The book averages 5.6 pages per chapter which makes the reading go by quickly. Even with eight sections and sixty chapters, the book doesn’t seem long, and its usefulness for study with small groups or as a daily devotional is readily apparent.
If I were to offer one criticism of the book, it would be Sproul’s penchant for Latin phraseology. I realize he’s a well-educated man and the Latin is the language of theology, but it’s a little too academic for a book that’s aimed at everyone and could discourage the average person who’s just flipping through the pages to get a feel for the book before committing to buy it. This little quibble aside, I highly recommend it.
I received this audiobook for the purposes of review from christianaudio.
- Everyone really is a theologian, the question is whether or not we are a good one.
Everyone really is a theologian, the question is, whether or not we are good one. R.C. Sproul brings us every major category of doctrine to life in this succinct work. If you enjoyed “Essential Truths of the Christian Faith” (a previous work), this systematic outlined through Theology Proper, Anthropology and Creation, Christology, Pneumatology, Soteriology, Ecclesiology, Eschatology.
What is systematic theology? How does it compare to Biblical Theology? Geerhardus Vos explains the differences between Biblical Theology and Systematic Theology. He writes,
“In Biblical Theology the principle is one of historical, in Systematic Theology it is one of logical construction. Biblical Theology draws a line of development. Systematic Theology draws a circle.” (Biblical Theology, 16).
Everyone’s a Theologian: An Introduction to Systematic Theology, R. C. Sproul, Audiobook reviewR.C. Sproul definitely brings logical and circular discourse through this work of the 9 topics of theology. I found this work to be very interesting, refreshing, and affirmative. I liked how R.C. Sproul was thorough his word studies, taking many things back to Greek, Latin and other roots, showing how much of our world is impacted by ‘theology’ whether or not we acknowledge it. To me, this audio work was like a refresher course, much needed and a great reminder of things I had forgotten. One of those things, was our Christian history and how some doctrines have undergone the same scrutiny throughout history as much as they have/are today. Another I appreciated was the reminder of the inerrancy of scripture which saturated the introduction of this audiobook.
The audio narrator was a little difficult to listen to at times as he reminded me of an old time radio host and I did have to replay a few chapters due to my mind wandering, but all in all, after getting acclimated to the narrator, it was a great product and would not change my HIGH recommendation of this work to anyone. Of course, R.C. Sproul held my attention and I do so appreciate his succinct grasp of reformed theology. However, I wish there was not so many comparisons to Roman Catholicism and a systematic theology could be done without slamming others (I understand the need to do so, but discernment is learned by learning the truth not by pointing out what is wrong). I found the information to be presented in a cohesive and appealing manner, and thankful for the audio version for this very reason. I highly recommend this work to anyone who is interested in studying systematic theology as you will not be disappointed and this is a solid and soaked in Biblical truth work! (s) hold your attention?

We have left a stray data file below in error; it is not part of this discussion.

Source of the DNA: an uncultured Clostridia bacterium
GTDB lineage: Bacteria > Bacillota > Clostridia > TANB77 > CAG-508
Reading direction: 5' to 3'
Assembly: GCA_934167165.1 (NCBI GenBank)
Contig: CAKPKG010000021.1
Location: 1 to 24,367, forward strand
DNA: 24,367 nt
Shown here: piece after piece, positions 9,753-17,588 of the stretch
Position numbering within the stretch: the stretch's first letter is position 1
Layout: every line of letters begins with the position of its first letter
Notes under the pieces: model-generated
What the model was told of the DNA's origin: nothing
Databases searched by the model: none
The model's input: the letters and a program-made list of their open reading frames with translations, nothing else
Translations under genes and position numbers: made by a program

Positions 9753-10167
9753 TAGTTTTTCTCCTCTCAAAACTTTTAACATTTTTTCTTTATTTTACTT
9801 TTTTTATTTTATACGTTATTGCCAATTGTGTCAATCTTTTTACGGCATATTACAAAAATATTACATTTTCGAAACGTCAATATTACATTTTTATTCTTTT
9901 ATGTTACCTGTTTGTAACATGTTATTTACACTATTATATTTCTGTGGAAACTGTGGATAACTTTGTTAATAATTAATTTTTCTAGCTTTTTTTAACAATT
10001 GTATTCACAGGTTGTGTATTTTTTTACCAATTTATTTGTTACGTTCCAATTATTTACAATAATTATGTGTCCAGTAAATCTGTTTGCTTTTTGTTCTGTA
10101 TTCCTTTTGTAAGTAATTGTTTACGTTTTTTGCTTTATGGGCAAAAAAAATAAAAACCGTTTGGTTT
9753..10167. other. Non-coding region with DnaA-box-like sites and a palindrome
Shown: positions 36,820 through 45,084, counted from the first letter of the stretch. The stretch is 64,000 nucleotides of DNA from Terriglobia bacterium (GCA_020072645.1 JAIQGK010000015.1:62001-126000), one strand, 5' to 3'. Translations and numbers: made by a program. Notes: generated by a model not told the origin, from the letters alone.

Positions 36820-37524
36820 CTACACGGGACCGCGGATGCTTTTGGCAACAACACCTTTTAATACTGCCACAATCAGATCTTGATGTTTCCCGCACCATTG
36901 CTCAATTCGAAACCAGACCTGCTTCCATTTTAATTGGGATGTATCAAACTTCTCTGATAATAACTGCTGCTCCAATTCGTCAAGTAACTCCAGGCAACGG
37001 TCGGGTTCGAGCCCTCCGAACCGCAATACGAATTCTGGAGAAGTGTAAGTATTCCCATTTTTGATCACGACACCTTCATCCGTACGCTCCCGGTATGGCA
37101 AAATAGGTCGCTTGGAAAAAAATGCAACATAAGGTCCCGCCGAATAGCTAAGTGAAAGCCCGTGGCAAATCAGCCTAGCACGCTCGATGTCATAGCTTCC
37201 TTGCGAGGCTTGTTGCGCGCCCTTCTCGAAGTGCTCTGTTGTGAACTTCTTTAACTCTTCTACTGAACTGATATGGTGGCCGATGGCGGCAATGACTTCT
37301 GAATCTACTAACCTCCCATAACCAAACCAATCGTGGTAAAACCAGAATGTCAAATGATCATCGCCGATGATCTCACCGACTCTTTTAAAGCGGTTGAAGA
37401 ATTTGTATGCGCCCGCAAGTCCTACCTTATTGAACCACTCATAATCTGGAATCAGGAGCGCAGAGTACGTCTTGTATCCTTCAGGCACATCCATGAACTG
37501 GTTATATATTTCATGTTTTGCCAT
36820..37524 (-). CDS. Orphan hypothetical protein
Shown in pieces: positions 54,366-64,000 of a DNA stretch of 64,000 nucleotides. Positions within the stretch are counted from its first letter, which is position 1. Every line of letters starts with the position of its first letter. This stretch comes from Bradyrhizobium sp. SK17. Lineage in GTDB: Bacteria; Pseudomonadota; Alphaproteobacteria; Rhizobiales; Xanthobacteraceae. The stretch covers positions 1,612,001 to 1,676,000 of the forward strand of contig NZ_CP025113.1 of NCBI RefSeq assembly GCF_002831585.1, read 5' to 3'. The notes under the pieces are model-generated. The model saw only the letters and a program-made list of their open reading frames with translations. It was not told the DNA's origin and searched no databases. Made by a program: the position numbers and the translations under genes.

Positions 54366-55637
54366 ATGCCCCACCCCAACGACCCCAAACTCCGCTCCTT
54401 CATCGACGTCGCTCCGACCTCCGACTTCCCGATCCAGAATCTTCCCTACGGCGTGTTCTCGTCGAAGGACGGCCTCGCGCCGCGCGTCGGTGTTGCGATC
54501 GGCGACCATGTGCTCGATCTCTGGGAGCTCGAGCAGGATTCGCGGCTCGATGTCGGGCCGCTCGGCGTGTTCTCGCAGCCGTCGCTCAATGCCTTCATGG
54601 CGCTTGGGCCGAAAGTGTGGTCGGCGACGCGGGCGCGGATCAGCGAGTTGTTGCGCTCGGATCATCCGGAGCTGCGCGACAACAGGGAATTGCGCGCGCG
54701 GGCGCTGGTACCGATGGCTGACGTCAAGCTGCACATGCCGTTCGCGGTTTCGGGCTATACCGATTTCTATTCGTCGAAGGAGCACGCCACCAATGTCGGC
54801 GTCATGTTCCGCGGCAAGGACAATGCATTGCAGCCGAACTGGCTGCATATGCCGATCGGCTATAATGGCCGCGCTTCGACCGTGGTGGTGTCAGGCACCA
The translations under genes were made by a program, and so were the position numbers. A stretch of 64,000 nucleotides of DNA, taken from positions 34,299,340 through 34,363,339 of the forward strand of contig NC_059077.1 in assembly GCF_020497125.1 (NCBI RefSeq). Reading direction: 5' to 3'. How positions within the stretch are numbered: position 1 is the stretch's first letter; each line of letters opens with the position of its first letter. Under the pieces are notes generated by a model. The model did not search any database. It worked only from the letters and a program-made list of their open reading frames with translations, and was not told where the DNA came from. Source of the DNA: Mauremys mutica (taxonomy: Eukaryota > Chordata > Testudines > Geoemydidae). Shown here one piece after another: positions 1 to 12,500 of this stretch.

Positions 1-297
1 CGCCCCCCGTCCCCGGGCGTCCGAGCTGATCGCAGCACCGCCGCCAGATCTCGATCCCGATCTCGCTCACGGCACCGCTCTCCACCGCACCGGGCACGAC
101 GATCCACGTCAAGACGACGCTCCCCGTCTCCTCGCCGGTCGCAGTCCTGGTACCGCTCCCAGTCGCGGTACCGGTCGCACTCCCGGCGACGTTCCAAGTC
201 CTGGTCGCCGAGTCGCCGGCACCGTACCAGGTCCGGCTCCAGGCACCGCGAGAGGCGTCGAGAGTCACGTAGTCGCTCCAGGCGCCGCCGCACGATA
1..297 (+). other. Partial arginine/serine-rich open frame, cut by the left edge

Disclosure of Material Connection: I received this book free from christianaudio, as part of its Reviewers Program. I was not required to write a positive review. The opinions I have expressed are my own. I am disclosing this in accordance with the Federal Trade Commission’s 16 CFR, Part 255: “Guides Concerning the Use of Endorsements and Testimonials in Advertising.”
- Top notch theologian and an award winning narrator!
R.C has always been my favorite Theologian. I was introduced to the reformed faith through many of his writings. So when he writes a new book, I jump at the chance to read it. In this case I was blessed to listen to it.
This book is basically a short Systematic Theology. But do not let that description fool you. It contains much depth. He called in an introduction but it covers every major theme in Theology.
Each chapter takes a subject from the Bible and explains it out using scripture. It is written with the average person in mind. R.C. has always had an ability to explain doctrine to the average person. Here he is at his finest.
The book alone would be worth listening to even if read by an average Joe, but this one was narrated by the one and only Grover Gardner. Gardner is an award winning narrator, and he is my personal favorite. He could probably read the phone book and make it interesting. So what do you get when you put a top notch theologian and an award winning narrator? A perfect combination. It reminds me of the old commercial – “You put peanut butter on my chocolate.”
I truly loved this audiobook and highly recommend it to all
I give it 5 out of 5 stars.
I enjoyed this book courtesy of the Christian Audio review program at http://christianaudio.com and received the audio book, free of charge, from ChristianAudio.com in exchange for an honest review.